Trading and Risk

Risk Analysts Take Note—High Oil Market Volatility is Here to Stay

byRob McBride

2020 has been quite a roller coaster ride—and it’s not even halfway over yet.

To be sure, in recent weeks WTI crude reached a little bit of oil price stability compared to what we have been experiencing. But by no means is market volatility in the rearview mirror. In fact, the kind of volatility WTI experienced is likely here to stay for quite some time. We can expect to continue seeing volatility for the rest of this year and next.

Volatile market ripples are spreading these effects across all commodities. Trade shops that manage risk across multiple commodities will find that these issues only compound themselves and continue to add to confusion and volatility.

What are the key energy market themes today?

  • Unprecedented times. If I have to use the phrase “unprecedented times” one more time, it will be too soon. There is no measurement stick in history to compare what we’re currently going through.
  • Remember OPEC and the price war? The Saudi-Russia price war has ended. But it was the catalyst for the market volatility this year.
  • Demand-destroying impacts of COVID-19. Most of us didn’t travel anywhere for weeks as global lockdowns were in effect.
  • Prisoner’s dilemma amid breakeven crude prices. We’ve seen green shoots of demand coming back. The market is rallying back into the $40s, is the enthusiasm too soon?
  • Forty-dollar oil—to drill or not to drill? In the $40 price range, operators will go forward with drilling (or not drilling) decisions. Forty dollars doesn’t solve all problems.
  • Uncertainty will lead to “unprecedented” volatility … and managing forward curves will be more important than ever.

The volatility is not measured in months or years, but in days, hours, and minutes.

Crude oil prices have had a year to remember. We started out the year at healthy near-term prices of more than $60 a barrel. Around March is when the Saudi-Russia oil price war began, and that caused a huge collapse. But even a nearly 50% drop in prices doesn’t look too astounding when compared to the historic negative price plunge in mid-April.

Here’s a little historical perspective of the volatility experienced in WTI markets.

In the chart above, you see the 2018 forward curve in blue, the 2019 forward curve in red, and 2020 in orange. For 2018 and 2019, the forward curve snapshot was gathered mid-year. In all three cases, the forward markets were showing a strong and steep backwardation, or a market where forward prices are weaker than prompt-delivered supplies, which is often the case when demand is expected to continue to grow.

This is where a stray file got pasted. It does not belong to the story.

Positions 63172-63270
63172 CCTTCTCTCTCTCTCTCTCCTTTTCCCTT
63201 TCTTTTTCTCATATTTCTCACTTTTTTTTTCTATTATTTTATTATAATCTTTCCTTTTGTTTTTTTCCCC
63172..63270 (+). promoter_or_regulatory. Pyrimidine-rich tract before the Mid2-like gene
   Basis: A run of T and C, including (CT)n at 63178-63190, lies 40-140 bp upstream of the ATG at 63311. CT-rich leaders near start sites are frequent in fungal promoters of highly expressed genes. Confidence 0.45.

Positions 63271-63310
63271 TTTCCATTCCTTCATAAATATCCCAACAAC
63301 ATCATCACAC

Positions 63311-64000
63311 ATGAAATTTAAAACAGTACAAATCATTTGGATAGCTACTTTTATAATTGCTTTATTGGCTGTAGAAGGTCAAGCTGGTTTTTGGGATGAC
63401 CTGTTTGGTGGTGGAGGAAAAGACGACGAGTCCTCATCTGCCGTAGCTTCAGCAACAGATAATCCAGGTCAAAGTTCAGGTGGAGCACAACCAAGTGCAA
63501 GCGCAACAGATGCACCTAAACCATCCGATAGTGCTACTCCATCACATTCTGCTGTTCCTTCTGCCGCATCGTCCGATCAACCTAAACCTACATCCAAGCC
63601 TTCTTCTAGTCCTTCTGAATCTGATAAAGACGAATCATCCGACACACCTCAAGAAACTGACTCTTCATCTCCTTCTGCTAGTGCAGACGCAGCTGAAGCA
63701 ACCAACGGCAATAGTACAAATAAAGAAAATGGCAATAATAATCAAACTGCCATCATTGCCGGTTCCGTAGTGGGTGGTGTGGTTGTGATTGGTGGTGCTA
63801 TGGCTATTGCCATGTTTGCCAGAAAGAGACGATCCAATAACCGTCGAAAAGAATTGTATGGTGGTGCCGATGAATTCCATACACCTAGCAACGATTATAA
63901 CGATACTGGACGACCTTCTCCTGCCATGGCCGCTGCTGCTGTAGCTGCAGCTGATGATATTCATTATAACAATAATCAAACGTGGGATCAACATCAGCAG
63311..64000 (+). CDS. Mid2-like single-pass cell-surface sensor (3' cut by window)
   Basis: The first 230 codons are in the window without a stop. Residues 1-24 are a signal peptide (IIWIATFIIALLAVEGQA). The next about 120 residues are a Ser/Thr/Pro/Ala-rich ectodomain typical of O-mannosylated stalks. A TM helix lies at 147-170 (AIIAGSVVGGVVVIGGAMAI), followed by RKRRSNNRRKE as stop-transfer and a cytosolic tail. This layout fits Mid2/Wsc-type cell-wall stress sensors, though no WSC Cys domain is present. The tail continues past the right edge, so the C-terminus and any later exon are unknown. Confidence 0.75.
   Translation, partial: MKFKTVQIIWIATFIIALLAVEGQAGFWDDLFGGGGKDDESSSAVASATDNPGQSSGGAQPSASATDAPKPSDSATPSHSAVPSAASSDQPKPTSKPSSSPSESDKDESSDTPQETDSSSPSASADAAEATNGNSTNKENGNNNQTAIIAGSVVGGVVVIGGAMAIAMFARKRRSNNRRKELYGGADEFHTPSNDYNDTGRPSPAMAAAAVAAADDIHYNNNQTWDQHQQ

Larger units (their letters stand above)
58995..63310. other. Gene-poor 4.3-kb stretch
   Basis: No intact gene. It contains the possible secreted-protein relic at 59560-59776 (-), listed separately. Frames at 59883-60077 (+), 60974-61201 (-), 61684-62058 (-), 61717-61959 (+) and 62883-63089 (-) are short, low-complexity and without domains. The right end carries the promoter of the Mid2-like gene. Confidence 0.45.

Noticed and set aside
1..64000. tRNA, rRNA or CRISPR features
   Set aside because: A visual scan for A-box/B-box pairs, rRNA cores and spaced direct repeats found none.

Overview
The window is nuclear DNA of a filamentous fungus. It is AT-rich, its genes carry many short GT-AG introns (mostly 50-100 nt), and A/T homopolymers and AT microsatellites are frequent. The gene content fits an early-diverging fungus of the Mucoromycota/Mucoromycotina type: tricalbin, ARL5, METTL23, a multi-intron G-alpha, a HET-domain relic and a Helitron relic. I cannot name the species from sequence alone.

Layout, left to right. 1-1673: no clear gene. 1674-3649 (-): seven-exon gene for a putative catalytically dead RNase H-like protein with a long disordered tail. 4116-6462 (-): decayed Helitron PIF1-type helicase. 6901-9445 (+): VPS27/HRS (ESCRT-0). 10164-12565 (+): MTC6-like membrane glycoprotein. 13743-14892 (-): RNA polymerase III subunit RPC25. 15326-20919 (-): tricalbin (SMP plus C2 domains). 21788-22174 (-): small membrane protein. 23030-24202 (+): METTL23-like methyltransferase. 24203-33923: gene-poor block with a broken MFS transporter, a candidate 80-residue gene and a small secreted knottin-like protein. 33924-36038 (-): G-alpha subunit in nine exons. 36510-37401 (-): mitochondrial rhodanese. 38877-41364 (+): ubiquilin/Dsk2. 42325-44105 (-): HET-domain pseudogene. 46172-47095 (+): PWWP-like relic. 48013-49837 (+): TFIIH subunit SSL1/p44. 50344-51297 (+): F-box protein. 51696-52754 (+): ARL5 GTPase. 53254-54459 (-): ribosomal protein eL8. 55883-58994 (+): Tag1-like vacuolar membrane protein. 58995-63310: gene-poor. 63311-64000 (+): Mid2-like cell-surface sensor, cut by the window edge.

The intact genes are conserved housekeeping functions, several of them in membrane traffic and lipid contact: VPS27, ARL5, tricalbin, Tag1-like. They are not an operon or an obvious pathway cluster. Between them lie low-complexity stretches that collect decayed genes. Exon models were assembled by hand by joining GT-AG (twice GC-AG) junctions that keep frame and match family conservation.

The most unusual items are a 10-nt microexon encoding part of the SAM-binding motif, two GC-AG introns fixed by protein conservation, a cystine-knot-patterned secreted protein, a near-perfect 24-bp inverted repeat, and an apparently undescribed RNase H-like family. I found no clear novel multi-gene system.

Here’s what happened next. The chart above introduces the WTI forward curve in March 2020—the volatility that seemed strong previously was suddenly dwarfed by what came next. The Saudi-Russia price war brought on an extreme contango, which means that market is expecting near term oversupply necessitating the incentive to store for future use.

Let’s now introduce the May WTI futures contract on its expiration date—April 20, 2020. By this point, the COVID-19 pandemic had set in and obliterated demand. What we once thought was very strong volatility looks very tame compared to what we’re seeing nowadays.

The final chart shows where the WTI futures market returned to in June. It looks like a recovery now, but it’s certainly too early to say there’s any guarantee that demand has returned.

So, where does that leave us today? Today, managing your volatility and managing your risk is literally more important than it ever has been before. These events are likely to repeat themselves over the next 12 months. While we may not see another negative futures settlement, it is not necessarily ruled out. It had never happened before, but it may happen going forward. And we certainly could experience negative physical prices again in the field.

What does oil demand look like now across the globe?

In 2019, we were continuing our very steady increase in demand. What was expected to happen, a continuation to the slow growth, was obliterated.

The annual demand destruction we’re expecting for 2020 has never happened before. Our Enverus base case now shows a total 8.7 MMBbl/d hit to global crude demand. A longer outbreak in 2020 could drop demand by a stunning 11.4 MMBbl/d. Three to four years out, we are still not recovering to the demand levels we were expecting before the pandemic hit.

Elevated market risks are likely to make operators more conservative, requiring higher returns for future investments. Risk management tools like CurveBuilder can solve a number of issues risk analysts face today. For a demo of the cutting edge technology, sign up here.

This will likely repeat itself because of the supply and demand uncertainty, for which we have no historical comparisons. As demand recovers, substantial increases in prices will be required to drive a recover in tight oil production.

Picture of Rob McBride

Rob McBride

Rob McBride is the Sr. Director of Strategy and Analytics at Enverus. He previously managed natural gas trading at Hess and BNP Paribas, and served as the director of business development of energy markets products at Bloomberg LP.

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